Ledebouria is a variegated inhabitant of the tropical forests of Latin America and Africa, successfully grown worldwide as a houseplant. The spectacular appearance of this exotic begs for its capricious nature, however, in fact, it is simple and undemanding. The unusual diversity of the decorative deciduous perennial is surprisingly combined with its endurance and unpretentiousness. Caring for him at home will not burden even a lazy owner if his little care is directed in the right direction.
Description of ledebouria with photo
The biological structure of this flower has some features that provoke some confusion in its classification. The fact is that the underground part of ledebouria is represented by bulbs with fleshy roots, because of which the culture could be classified as bulbous. But according to other biological characteristics, it more claims to be a herbaceous perennial, which tends to grow in breadth due to the constant growth of the curtain. After several changes, the plant was finally assigned to the Asparagus family. It grows both in height and in breadth, making the landing more and more compact. The bulb is small, its average size is no more than 2 cm in diameter, it is very shallow, almost at the surface of the soil. Gives multiple growths of daughter bulbs, which, expanding, sit very tightly to each other, capturing all the available territory.
Leaves and flowers
It blooms every year in spring and summer with whitish, yellowish or beige flowers, collected 2-3 dozen in a racemose or spike-shaped inflorescence. But the leaves give the plant the greatest decorative effect. Slightly bent along the central vein, elongated, leathery, they have a variegated color in silvery-green tones, forming outlandish openwork patterns reminiscent of an animal print. As the leaf plate grows, the pattern becomes less bright and noticeable, almost disappearing at the lower tiers. Basal deciduous rosettes are very dense, clustered together.
The plant is characterized by very slow growth in the vertical direction, each year each specimen gives an increase of no more than 3 leaves. But due to the large number of overgrown bulbs, the curtain grows rather quickly in breadth, creating vast colonies in the presence of free territories.
Confusion with names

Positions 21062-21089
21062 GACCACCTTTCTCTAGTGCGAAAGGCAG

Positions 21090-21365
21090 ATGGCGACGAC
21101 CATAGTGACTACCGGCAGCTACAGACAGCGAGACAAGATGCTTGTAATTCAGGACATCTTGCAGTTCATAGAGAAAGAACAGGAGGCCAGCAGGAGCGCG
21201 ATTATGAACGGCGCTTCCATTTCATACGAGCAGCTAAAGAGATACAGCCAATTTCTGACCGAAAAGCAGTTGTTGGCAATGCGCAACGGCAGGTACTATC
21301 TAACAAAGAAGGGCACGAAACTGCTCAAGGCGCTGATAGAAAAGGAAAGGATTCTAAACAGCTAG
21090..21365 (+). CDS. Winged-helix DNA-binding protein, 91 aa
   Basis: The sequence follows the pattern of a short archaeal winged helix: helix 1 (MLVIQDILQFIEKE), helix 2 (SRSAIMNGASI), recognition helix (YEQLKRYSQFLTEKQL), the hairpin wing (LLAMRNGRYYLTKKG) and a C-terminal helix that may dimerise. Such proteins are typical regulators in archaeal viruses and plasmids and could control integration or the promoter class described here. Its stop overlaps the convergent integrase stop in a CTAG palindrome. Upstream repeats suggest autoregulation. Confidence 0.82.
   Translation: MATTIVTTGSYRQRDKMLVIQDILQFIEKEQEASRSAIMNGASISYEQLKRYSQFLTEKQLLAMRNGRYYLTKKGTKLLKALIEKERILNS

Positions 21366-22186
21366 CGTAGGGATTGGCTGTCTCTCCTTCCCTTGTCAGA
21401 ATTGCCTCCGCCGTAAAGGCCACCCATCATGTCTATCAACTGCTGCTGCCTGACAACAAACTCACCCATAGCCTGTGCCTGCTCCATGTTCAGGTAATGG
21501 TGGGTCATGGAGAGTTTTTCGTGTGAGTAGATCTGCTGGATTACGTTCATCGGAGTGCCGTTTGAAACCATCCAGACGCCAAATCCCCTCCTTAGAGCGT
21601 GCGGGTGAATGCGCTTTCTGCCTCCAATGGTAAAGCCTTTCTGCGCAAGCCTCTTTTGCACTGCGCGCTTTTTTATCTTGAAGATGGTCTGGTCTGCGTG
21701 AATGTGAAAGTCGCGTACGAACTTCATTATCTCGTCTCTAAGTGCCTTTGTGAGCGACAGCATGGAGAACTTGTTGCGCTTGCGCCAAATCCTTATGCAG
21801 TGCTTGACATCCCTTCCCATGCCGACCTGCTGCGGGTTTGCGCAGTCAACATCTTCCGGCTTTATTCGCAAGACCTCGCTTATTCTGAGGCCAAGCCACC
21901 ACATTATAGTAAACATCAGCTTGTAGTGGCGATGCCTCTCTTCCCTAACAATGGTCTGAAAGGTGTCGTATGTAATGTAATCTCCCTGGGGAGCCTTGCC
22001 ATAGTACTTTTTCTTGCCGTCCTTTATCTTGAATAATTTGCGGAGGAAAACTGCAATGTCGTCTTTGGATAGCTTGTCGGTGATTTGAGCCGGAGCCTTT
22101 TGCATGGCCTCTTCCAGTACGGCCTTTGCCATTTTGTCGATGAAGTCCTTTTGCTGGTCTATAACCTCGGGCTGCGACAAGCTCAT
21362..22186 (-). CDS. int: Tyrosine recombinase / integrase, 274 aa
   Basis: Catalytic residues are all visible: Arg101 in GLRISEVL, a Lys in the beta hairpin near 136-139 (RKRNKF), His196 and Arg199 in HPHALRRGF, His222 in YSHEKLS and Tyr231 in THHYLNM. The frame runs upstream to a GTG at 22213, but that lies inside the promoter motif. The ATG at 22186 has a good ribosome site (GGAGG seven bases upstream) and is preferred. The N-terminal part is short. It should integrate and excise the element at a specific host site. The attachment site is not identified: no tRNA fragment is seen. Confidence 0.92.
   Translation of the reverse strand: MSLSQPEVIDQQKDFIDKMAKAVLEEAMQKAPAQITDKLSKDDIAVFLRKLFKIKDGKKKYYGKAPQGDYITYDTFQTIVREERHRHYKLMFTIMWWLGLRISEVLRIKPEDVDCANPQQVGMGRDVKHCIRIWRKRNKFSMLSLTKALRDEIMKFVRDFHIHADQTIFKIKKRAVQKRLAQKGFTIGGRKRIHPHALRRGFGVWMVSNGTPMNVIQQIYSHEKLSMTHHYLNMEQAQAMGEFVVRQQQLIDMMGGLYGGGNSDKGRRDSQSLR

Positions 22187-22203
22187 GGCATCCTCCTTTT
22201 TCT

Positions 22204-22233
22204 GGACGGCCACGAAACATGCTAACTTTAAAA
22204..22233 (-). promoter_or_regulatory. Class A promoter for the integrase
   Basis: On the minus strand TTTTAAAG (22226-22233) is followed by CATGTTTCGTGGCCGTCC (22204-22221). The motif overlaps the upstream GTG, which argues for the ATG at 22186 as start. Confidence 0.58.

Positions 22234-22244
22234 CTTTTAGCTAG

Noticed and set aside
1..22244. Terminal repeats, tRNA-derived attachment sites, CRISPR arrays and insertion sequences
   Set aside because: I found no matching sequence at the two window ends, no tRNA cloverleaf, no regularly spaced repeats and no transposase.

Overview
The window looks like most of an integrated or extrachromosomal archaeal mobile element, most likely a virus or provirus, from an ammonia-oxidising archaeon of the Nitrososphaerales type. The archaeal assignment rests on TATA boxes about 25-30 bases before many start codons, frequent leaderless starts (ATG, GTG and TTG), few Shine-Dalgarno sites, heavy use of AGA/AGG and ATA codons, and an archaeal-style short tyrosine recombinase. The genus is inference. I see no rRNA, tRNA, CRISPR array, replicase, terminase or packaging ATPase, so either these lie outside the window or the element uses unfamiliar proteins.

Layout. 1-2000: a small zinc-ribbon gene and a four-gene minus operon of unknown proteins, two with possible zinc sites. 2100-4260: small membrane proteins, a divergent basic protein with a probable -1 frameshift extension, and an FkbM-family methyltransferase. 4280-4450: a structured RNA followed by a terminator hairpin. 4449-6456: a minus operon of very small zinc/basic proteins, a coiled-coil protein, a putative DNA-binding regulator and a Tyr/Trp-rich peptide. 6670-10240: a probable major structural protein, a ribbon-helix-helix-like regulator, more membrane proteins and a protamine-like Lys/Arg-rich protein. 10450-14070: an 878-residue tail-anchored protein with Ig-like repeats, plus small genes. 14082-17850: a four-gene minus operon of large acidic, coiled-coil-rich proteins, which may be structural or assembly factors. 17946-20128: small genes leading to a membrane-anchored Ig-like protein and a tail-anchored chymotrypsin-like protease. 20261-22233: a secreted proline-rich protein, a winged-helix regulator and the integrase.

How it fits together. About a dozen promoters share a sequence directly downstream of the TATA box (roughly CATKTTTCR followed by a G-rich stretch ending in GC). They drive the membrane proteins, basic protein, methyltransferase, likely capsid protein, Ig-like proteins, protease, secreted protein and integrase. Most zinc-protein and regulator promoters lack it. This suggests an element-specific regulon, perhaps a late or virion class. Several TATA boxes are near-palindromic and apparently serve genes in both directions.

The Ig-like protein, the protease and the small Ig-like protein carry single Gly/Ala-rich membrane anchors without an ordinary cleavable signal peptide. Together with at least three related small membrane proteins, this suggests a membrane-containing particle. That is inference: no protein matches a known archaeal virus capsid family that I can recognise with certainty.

There have been many cases in history when one plant was discovered and received a complete botanical description in different places and even in different parts of the world at the same time. It is not surprising that at the same time they gave him completely different names. This happened from ledebouria, which received two official botanical names at once (the second of them is Drimiopsis) and one folk name – Scylla. Although the spelling of Scylla can be found in many biological reference books dating back to the middle of the last century. All three names can be considered synonymous, and their specific differences described on various resources can be attributed to varietal characteristics.
Is ledebouria growing at home harmful?
There is a popular belief that the flower is poisonous. This is a misconception, most likely caused by the presence of a sufficiently aggressive juice that can cause a burning sensation on the skin. Because of this, ledebouria is sometimes called wild or sea onions. However, this juice is not poisonous, moreover, there are no described cases of allergy to this plant. Therefore, despite the fact that it is recommended to work with it with gloves, there are no contraindications to growing this indoor flower in the house. Moreover, ledebouria belongs to useful house plants that perfectly cleanse the air of heavy toxins and release a large amount of oxygen.
To get an even, beautiful crown, it is recommended to turn the ledebouria pot regularly in relation to the light source, optimally by a third of a turn per week.
Types of ledebouria with a photo
There are about two dozen species of this plant, however, only a few of them are grown at home.
Medium-sized decorative perennial, forming a curtain up to 40 cm in height. The leaf plates are wide, pointed, in the lower tier up to 35 cm in length and no more than 5 cm in width. Leaves are petiolless or with very short petioles, due to which they form a very dense planting. The spike-shaped inflorescence has a mild pleasant aroma. It blooms in spring and can continue to bloom all summer and all September. By November, the foliage is partially lost, and the surviving leaves fade and gradually lose their variegated color, becoming almost monochromatic. This should not cause concern – this is how the preparation for the period of winter dormancy takes place.
Ledebouria petiolar or spotted
The main difference from the botryoid variety is the long petioles, which makes the curtain look looser. Flowering occurs later and ends later. Inflorescences are pale yellow or whitish gray. Preparation for the resting phase occurs in the same way with the loss of the variegated color of the foliage and their partial loss.
Iceburia or scilla peruvian
Differs in shiny leaves with a ciliated edge and a fairly large bulb. The shape of the buds is star-shaped, the color of the base type is blue. There are varieties with snow-white flowers, for example, the “Alba” variety.
The plant is better known as Scylla Violet. A low-growing species with a bulb protruding from the soil, which gives many children and lateral branches. It got its name for the intense purple color of the underside of the leaves and buds.
With good care, ledebouria can grow at home for up to 10 years.
Growing up, leaving
Ledebouria is native to the African continent and the tropics of Central America, however, it does not require tropical conditions. Small errors in care are not critical for her. But, if you create a comfortable environment for her, then the result can exceed all expectations.